A fire in 1865 in the Smithsonian Institute saw 295 original portraits destroyed. Only 5 were rescued. This record of the portraits would have been irretrievably lost had McKenney, Hall and other colleagues not had the foresight to undertake and complete the lithography and publication project. The volumes remain a record of prominent Native American leaders of the first half of the 19th century. These images form the only record of the individuals portrayed and represent the works of 19th Century American artists.
One interesting Irish connection in the biographies is that of Paddy Carr, a Creek translator who was the son of an Irishman who married a Creek woman. Paddy Carr was born near Fort Mitchell in Alabama and taken in by the family of Colonel Crowell, an Indian agent. He was raised in white society, but served as a translator for his people on a number of important occasions. He accumulated land and wealth and had a keen interest in horses and racing.
The famed Pocahontas also appears in the publication. There are testimonials as to the veracity of her likeness at the end of volume two.
Sequoyah (Sikwayi), ca. 1760-1843 (Cherokee (Aniyunwiya)), also known as George Guess, was born in Tennessee, the son of Nathaniel Gist and a mixed-blood Cherokee woman. He is best remembered for his development of the Cherokee Alphabet. His name was given to some of the oldest and largest trees in the world – the Sequoia.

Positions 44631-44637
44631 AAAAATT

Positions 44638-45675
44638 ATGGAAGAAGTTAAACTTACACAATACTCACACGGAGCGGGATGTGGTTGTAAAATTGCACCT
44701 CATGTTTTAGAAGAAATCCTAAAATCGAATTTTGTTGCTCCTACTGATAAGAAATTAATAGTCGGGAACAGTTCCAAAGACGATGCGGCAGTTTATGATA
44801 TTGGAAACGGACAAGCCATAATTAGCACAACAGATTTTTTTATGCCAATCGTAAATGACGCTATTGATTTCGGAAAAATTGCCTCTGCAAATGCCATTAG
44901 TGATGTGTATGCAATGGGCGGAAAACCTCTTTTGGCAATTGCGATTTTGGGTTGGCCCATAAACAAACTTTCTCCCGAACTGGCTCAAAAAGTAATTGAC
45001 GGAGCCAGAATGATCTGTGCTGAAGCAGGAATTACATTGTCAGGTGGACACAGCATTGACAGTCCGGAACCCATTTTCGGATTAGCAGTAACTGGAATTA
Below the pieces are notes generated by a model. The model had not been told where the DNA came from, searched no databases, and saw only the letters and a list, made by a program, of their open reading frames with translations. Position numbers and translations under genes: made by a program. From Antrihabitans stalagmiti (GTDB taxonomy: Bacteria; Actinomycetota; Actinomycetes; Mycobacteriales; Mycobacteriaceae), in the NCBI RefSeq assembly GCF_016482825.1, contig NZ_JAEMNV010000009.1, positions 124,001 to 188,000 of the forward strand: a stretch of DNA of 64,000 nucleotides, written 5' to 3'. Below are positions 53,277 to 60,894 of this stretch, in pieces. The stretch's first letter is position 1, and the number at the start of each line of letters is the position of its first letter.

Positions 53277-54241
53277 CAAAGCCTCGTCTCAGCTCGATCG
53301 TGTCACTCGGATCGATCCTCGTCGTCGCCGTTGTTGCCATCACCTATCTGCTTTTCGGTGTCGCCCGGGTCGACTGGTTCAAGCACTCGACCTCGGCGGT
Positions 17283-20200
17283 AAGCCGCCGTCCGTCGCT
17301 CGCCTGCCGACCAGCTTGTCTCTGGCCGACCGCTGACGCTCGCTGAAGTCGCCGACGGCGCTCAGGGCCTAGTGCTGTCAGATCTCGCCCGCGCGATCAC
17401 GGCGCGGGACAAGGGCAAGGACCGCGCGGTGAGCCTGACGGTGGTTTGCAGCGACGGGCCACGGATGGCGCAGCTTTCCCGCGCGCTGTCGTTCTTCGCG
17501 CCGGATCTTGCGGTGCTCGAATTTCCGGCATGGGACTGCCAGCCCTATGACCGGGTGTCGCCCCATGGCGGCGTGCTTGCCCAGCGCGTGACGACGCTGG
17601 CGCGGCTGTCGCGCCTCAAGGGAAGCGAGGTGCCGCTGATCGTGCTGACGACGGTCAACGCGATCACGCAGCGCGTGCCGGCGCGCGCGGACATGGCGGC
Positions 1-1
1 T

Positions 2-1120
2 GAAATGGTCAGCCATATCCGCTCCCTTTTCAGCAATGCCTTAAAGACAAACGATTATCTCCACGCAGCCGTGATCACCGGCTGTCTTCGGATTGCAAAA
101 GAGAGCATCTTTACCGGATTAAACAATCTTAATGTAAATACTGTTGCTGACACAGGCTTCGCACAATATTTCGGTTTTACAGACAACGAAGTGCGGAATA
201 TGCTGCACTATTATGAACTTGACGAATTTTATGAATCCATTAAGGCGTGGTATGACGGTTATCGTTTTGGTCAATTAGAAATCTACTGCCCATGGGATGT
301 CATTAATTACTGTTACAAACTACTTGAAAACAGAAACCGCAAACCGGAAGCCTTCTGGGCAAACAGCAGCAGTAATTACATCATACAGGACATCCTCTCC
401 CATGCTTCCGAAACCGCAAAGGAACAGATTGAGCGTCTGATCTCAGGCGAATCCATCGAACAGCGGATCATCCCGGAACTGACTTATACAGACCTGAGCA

Tshusick (Ojibwa) is perhaps unfairly described as a con-artist. She appeared in Washington, D.C. in the winter of 1826-1827. Described as attractive and possessing remarkable conversational skills in both English and French, she was received warmly in Washington, entertained in the highest social circles and received many gifts. She was baptized Lucy Cornelia Barbour. Her so called deception was discovered after her departure from Washington, when it was found out that she was the wife of a scullion and that she regularly went on adventures such as her trip to Washington. King painted her portrait in Washington, D.C. in 1827.
This is a remarkable book not only because it is the surviving record of the portraits project including the artists involved. The inclusion of biographies opens up the subject matter to wider audiences at the time. One has to be mindful of the mind- set of the authors, compilers and society of the time as we read the biographies. The sitters are proudly posed in traditional attire and a large proportion are wearing medals. According to McKenney American Indians attached great importance to medals, as he summarised in 1829 “without medals, any plan of operations among Indians, be it what it may, is essentially enfeebled”.
Apart from its historical content, it is the visual impact of the beautiful, colourful and inspirational images in the publication that first draws the reader’s attention.